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Federal court sees pre-trial drama

Every now and then a case is brought to trial that has all the components necessary to serve up some serious courtroom drama. The media and public feed on the spectacle of such compelling and often high profile cases. Though, the added attention seldom serves in the pursuit of justice for either side. That is why steps are typically taken early on in federal criminal defense cases to eliminate any potential for biased and/or unfair treatment of information or people relevant to the trial. A great example of a legal team in action anticipating threats to their client's defense can be seen in a recent case making national headlines.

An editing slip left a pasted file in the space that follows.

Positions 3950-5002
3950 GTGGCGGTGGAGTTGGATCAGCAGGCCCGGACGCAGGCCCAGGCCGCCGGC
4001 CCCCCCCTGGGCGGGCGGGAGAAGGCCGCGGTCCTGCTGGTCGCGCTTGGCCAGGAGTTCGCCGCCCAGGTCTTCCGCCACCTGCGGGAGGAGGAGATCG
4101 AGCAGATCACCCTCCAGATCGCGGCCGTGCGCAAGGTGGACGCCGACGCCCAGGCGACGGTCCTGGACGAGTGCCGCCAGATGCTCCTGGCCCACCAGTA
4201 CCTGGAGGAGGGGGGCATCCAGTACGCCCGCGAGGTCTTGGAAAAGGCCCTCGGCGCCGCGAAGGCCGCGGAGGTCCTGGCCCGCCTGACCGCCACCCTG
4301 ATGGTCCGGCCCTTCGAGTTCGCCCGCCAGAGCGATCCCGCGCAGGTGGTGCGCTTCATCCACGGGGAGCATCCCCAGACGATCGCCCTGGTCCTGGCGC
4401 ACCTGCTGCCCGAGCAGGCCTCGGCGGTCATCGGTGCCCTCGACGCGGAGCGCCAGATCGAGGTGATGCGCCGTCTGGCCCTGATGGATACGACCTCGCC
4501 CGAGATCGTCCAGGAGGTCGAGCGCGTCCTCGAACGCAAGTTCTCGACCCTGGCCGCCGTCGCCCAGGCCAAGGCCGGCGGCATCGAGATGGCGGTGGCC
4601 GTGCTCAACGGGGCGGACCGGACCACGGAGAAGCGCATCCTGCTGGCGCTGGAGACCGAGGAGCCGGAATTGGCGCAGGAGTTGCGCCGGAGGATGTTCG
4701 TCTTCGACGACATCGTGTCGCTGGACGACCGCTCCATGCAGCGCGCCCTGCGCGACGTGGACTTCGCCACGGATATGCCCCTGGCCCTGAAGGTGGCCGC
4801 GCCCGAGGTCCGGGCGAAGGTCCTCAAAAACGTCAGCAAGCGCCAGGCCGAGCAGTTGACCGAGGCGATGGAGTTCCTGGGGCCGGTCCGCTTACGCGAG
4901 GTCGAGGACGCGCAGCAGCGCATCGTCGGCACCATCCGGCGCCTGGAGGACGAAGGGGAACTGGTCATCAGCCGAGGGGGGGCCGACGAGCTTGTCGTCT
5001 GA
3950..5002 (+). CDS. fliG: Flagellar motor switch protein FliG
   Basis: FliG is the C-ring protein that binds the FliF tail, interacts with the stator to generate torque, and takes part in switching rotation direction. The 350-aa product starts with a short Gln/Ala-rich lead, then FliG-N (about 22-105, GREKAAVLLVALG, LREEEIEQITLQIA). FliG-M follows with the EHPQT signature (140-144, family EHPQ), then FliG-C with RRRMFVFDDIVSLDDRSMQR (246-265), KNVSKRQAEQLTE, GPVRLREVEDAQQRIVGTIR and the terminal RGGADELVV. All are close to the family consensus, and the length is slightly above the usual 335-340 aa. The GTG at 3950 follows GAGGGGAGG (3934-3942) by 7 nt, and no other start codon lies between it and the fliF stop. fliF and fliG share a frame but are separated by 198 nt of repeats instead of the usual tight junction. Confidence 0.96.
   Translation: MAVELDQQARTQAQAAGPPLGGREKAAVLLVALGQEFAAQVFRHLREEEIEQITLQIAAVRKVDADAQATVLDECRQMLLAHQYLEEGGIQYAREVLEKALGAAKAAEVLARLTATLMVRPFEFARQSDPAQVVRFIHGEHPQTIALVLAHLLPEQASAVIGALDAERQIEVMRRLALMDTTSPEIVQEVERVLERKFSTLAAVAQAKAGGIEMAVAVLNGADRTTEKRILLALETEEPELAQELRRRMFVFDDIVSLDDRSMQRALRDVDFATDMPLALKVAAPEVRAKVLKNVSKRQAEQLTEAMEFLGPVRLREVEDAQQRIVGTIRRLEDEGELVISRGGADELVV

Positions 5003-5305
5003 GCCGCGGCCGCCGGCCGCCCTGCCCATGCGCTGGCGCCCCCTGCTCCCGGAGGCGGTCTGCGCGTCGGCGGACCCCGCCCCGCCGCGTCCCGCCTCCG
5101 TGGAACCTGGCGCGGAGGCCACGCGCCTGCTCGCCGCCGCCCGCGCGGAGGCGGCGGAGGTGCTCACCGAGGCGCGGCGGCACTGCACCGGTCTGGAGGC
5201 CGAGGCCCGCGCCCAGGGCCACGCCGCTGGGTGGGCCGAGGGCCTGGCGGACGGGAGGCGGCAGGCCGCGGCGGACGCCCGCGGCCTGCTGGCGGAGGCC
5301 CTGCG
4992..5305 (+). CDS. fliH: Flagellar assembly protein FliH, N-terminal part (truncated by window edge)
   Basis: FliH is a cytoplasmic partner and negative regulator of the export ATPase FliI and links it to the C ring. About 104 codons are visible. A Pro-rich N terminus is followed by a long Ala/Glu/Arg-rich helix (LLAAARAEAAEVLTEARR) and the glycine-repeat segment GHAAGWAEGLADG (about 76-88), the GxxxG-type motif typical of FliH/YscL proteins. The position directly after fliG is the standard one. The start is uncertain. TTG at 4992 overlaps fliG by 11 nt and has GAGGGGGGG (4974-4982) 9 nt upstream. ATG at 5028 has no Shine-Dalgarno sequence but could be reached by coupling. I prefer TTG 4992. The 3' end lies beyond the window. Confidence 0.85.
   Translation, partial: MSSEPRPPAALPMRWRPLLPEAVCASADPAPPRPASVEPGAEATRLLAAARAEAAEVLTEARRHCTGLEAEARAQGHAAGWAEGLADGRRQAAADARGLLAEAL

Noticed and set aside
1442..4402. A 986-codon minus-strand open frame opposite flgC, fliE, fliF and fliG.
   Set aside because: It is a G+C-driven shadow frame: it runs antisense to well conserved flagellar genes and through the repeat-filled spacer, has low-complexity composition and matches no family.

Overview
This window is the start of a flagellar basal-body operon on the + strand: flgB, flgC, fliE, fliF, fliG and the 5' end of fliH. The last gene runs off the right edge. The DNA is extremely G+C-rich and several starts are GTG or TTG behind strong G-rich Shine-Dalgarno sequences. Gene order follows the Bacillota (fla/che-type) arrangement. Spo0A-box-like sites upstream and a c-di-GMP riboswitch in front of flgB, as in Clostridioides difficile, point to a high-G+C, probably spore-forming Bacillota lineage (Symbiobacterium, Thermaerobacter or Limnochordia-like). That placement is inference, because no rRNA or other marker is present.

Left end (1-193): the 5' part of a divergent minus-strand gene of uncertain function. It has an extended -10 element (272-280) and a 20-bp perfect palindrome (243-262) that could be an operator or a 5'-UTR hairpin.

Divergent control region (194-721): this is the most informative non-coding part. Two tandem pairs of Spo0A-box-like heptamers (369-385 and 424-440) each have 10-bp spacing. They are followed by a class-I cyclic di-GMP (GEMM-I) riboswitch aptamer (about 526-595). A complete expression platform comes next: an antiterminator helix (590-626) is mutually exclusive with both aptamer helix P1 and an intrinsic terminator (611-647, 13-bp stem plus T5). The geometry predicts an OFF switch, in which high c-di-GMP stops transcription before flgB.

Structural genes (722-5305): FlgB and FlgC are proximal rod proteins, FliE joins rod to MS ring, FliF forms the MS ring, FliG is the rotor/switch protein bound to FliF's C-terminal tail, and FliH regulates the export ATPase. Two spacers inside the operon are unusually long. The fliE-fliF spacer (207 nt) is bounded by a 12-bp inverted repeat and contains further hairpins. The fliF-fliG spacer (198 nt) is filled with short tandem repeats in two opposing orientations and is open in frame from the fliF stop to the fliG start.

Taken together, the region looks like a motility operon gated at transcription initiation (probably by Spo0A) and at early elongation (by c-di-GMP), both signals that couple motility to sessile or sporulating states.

The high profile case in question isn't anticipated to go to trial until this summer, but the defendant's team is already at work to ensure he receives a fair trial. The defendant is being tried for his alleged connection to 19 murders, among other crimes. The case spans almost two decades, where at one point the defendant is accused of having worked with the FBI as an informant.

Whatever role the defendant played in conjunction with FBI activity raised concerns with his defense team since the judge originally assigned to the trial worked as a federal prosecutor during the same time. As a result, they issued a successful bid with the U.S. Court of Appeals to have the judge removed from the case.

In order for any criminal trial to be fair and just for both the alleged victim and defendant, court proceedings must be ruled over by an impartial judge. If there is doubt that a judge can be completely objective, the defense has the right and duty to raise concern.

Source: Norwich Bulletin, "Court removes judge from Bulger's trial," Denise Lavoie, March 14, 2013

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